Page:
Institutions, cultural hubs and educational spaces play their individual roles and whilst business performance is not seen as the top priority, each of these types of places all have business plans and strategies in place to ensure they can continue to move forward on a sustainable path. For example, an art centre’s main goal is to bring art and culture to the people however for it to continue to hold exhibitions and expand as a cultural hub, the business of the centre needs to be well planned to ensure growth so that all financial targets are being met or better yet, exceeded.
Just as for any business, business growth in the arts, cultural or educational category needs to be looked at both in terms of how organic growth can be gained as well as new business growth. This is where a well-planned hospitality strategy can achieve both. Let us talk you through how.
Organic growth is when a business expands through internal growth which brings in new clients, customers or users. Organic growth can occur through strengthening existing relationships, leverage of existing relationships to cross all sell products (i.e. catering, facility management, cleaning etc.), contract retention and contract extension, reputation building and referrals - anything that comes from what the business already has its hands on. A hospitality strategy can be one of these things. As talked about in our previous blog post, a hospitality strategy supports the ethos of a business very well when it’s perfectly aligned as well as provides a positive ‘user experience’ for the people interacting with institutions and spaces. A well-planned strategy also places a business as an aware, modern and progressive leader in the category. When on-lookers see these things, it gives them more reason to engage with these businesses. This builds the base of people using these spaces and provides an interactive experience that people gain from. Food is such a major part of our lives because it expresses personal enjoyment, social experience, health and well being. It’s something every person can relate to and see value you. Therefore, combining food into a business by incorporating concepts such as a company café space or curated catering to build on core values and provide a positive experience for all users is another way to ensure your arts, cultural or educational business is achieving organic growth.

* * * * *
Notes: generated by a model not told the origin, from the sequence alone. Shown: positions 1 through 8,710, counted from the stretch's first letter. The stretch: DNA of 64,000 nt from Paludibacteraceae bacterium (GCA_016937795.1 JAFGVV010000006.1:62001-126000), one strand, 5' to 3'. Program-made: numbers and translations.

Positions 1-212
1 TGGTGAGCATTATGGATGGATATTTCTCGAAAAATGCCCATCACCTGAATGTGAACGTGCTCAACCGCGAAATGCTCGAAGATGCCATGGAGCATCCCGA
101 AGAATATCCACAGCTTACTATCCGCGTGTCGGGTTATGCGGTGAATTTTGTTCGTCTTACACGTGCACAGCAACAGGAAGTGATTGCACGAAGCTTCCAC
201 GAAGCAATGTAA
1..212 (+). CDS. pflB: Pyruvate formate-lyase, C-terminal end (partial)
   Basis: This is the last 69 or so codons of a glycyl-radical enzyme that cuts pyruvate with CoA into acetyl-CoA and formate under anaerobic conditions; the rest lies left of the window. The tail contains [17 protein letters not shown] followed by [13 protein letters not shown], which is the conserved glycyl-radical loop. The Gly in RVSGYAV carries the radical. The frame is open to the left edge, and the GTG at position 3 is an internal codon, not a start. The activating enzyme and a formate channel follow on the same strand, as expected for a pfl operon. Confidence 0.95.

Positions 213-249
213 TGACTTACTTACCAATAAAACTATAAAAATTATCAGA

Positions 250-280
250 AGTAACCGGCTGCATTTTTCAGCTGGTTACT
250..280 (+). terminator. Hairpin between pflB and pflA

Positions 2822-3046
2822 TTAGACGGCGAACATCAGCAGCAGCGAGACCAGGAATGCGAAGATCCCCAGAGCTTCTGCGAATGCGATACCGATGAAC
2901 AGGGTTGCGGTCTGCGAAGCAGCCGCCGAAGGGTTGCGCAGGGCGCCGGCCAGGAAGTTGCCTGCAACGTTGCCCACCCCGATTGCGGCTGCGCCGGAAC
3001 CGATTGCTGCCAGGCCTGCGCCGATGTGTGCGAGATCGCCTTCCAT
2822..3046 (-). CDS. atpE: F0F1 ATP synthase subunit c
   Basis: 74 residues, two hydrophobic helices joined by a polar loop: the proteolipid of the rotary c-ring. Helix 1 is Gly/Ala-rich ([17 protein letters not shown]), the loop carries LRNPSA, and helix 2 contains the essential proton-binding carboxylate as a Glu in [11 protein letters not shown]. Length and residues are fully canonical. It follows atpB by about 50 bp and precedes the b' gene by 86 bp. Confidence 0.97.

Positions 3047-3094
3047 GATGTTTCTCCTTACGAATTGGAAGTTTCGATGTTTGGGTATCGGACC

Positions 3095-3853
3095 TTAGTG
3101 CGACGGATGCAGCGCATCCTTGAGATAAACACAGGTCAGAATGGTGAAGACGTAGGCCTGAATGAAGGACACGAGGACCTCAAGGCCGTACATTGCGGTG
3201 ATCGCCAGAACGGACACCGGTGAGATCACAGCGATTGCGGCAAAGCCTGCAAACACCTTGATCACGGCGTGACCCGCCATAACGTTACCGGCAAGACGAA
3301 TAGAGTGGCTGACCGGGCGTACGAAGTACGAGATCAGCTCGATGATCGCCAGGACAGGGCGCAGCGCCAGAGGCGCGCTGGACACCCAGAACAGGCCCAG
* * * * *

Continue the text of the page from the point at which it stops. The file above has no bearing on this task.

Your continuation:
New Business Growth
In hospitality terms, new business growth is business obtained through leasing or selling of space to an operator who then operates as their own entity. Going on from this, for commercial catering it is winning new contracts. New business growth is essential to retain market relevance and remain ahead of your competitors. For example, Universities are now exploring ways to align key informal and formal learning facilities with food and beverage. This may include activating building facades facing on to the public realm, or extending the hospitality portfolio to include a mix of high street operators under leasing agreements, commercial caterers who independently run the catering a number of the concepts on campus or student led initiatives.
Whether we view this through the eyes of the “landlord, client, institution or the potential F&B partner, a high level of creativity, commercial savvy, innovation and clear focus is required. We need to establish the vision and desired outcome; happy customers, a food and beverage strategy to support theatre goers, students or the corporate arena, the best campus food in Australia? The hospitality strategy is the key here as a well-planned hospitality offer is what generates demand and makes it a desirable food and beverage destination, offering diversity that meets all user groups who utilise the spaces. It is also important that the operators which ACE businesses enter into leasing agreements with are still one’s that suit these spaces and represent what they stand for. Placing a McDonald’s within an arts precinct is not aligned whereas placing a local, small-scale café that represents the city it’s from and its culture seems much more appropriate.
These two types of growth are essential for any business. Business strategists are always looking for ways to achieve both and until recently, food and beverage was not on that list of strategies. As we have briefly explained, a hospitality strategy can work from both angles in ensuring sustainability and business success for your arts, cultural and educational business.